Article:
Throat Stretching Procedure

Esophageal narrowing can cause malnutrition, breathing problems and death. Throat stretching is a life-saving procedure that can help with this condition. Knowing how the procedure is performed and the benefits it has to offer can help you decide if throat stretching is right for you. Talk to your physician if you feel your esophagus is narrow, and explore therapy options.

A woman is talking to her doctor about her throat. (Image: KatarzynaBialasiewicz/iStock/Getty Images)


Throat stretching is a procedure that involves your physician stretching a narrowed area of your esophagus. It is referred to as esophageal dilation. The procedure can be performed under sedation or may use local spray anesthetic on the back of your throat.

Causes of Esophageal Narrowing

According to the American Society for Gastrointestinal Endoscopy, reflux of stomach acid commonly leads to scarring of the esophagus. This scarring can cause narrowing of the throat and make swallowing difficult. Other causes of esophageal narrowing include thin layers of excess tissue, esophageal cancer, scarring due to radiation or a disorder of the esophageal motility.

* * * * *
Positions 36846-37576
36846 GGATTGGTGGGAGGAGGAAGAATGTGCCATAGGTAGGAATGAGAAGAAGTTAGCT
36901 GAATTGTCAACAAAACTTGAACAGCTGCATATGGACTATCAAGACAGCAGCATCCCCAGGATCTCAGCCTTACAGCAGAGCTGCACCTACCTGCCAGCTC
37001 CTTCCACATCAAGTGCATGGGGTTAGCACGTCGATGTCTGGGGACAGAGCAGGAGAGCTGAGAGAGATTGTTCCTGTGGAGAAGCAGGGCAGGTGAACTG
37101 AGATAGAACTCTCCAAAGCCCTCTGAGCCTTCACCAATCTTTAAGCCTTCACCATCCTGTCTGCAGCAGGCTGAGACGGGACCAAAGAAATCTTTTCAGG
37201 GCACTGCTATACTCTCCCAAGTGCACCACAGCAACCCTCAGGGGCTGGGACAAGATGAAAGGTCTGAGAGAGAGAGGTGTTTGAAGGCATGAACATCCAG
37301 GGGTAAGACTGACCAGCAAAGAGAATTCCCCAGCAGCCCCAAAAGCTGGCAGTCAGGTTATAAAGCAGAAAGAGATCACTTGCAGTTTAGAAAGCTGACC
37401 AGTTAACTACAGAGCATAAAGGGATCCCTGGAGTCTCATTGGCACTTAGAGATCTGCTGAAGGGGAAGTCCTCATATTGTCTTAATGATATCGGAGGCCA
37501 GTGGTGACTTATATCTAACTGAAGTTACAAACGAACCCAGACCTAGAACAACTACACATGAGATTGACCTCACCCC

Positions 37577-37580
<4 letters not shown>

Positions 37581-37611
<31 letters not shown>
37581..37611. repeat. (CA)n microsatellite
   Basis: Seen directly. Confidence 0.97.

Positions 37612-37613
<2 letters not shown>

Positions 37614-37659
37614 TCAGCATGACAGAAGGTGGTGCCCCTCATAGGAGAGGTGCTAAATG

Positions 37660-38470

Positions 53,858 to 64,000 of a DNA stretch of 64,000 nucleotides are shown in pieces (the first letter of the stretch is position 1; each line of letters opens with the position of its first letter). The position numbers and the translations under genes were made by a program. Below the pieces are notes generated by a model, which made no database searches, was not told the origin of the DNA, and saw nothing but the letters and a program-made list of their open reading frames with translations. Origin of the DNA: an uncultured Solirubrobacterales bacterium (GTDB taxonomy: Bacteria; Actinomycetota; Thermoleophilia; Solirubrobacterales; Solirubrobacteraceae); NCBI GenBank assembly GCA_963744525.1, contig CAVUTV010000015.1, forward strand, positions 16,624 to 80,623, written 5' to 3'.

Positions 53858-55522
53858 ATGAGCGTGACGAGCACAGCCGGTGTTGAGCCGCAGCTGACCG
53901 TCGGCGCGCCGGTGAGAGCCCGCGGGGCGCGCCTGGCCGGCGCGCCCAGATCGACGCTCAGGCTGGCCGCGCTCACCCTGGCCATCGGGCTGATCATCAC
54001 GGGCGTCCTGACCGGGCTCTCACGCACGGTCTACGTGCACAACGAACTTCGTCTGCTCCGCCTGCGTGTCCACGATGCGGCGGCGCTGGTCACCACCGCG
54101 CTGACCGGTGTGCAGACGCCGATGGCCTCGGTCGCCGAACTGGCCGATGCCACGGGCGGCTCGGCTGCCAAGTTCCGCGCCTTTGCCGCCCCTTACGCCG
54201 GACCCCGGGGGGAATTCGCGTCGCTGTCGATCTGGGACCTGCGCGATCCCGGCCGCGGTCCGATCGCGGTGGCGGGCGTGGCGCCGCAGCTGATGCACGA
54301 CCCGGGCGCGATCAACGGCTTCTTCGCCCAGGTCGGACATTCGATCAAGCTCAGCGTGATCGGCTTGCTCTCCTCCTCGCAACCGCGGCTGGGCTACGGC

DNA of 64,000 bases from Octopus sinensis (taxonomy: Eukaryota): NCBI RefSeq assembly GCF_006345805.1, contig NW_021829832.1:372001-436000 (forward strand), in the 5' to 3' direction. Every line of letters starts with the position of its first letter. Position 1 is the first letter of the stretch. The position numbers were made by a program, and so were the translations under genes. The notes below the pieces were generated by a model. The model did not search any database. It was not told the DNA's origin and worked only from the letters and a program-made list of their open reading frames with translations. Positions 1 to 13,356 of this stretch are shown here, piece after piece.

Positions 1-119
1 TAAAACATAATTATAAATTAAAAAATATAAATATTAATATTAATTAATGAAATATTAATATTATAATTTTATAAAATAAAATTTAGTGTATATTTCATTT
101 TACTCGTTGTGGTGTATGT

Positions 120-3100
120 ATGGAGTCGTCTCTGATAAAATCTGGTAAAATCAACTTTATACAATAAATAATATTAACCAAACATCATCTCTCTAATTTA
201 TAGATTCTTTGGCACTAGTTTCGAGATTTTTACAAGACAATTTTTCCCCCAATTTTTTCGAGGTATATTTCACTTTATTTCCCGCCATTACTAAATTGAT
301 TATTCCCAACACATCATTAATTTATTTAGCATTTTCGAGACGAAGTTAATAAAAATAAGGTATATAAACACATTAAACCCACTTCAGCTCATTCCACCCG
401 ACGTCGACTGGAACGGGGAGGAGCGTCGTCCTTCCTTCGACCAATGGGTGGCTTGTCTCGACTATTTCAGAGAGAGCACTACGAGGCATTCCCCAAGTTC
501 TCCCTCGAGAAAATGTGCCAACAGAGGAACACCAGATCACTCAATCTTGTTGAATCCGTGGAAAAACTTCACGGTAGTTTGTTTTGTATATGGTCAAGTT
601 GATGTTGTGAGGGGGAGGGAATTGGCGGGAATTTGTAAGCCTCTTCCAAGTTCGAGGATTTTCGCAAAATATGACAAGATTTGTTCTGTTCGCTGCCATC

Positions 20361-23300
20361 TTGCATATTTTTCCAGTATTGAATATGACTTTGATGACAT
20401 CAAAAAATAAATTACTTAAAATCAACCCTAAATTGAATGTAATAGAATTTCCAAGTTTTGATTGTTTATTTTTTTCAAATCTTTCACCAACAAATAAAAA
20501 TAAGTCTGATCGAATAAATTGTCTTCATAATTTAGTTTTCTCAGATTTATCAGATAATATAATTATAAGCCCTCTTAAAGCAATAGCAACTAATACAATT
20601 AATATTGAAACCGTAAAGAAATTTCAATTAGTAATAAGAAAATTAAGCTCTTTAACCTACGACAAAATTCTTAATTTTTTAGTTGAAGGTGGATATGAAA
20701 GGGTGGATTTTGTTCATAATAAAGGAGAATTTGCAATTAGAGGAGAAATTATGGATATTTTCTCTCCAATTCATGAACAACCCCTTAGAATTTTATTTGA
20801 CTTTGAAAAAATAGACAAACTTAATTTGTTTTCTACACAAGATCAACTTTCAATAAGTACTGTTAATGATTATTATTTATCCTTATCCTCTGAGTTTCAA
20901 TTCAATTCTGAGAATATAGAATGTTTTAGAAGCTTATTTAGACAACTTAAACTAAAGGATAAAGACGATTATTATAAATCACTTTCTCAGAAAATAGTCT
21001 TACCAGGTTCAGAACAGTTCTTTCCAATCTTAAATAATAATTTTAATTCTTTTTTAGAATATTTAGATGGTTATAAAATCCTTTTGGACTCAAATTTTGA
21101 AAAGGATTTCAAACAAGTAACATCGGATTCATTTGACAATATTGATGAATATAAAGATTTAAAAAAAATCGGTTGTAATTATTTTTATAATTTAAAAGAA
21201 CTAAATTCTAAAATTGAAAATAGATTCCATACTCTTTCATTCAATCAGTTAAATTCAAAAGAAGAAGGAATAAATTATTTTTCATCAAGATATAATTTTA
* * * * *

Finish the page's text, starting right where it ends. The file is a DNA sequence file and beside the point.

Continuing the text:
Schatzki's Ring is a condition that causes narrowing of the ring of benign fibrous tissue constricting the lower esophagus. The source of this condition has not been determined. Achalasia is an uncommon condition that causes the lower esophageal muscle to spasm and stops food and liquids from passing through.

What to Expect

Your doctor might perform esophageal dilation with sedation along with an upper endoscopy. An endoscope may then be passed through your mouth and into your esophagus, stomach and duodenum. Your breathing will not be interfered with and a dilating balloon or plastic dilators may be used over a guiding wire to stretch your esophagus. This procedure will cause a mild pressure in the back of your throat or in your chest.

If your doctor chooses to use a local anesthetic, he will spray the back of your throat and pass a tapered dilating instrument through your mouth, which will guide it into your esophagus. X-rays may be used during the esophageal dilation procedure.


The American Society for Gastrointestinal Endoscopy states that, as with any procedure, throat stretching carries health risks. A small amount of bleeding is expected at the stretching site, but there is a risk of excessive bleeding that will require treatment and evaluation. Tearing of the esophagus is a less common, but serious, complication. You may require an operation to repair an esophageal tear.

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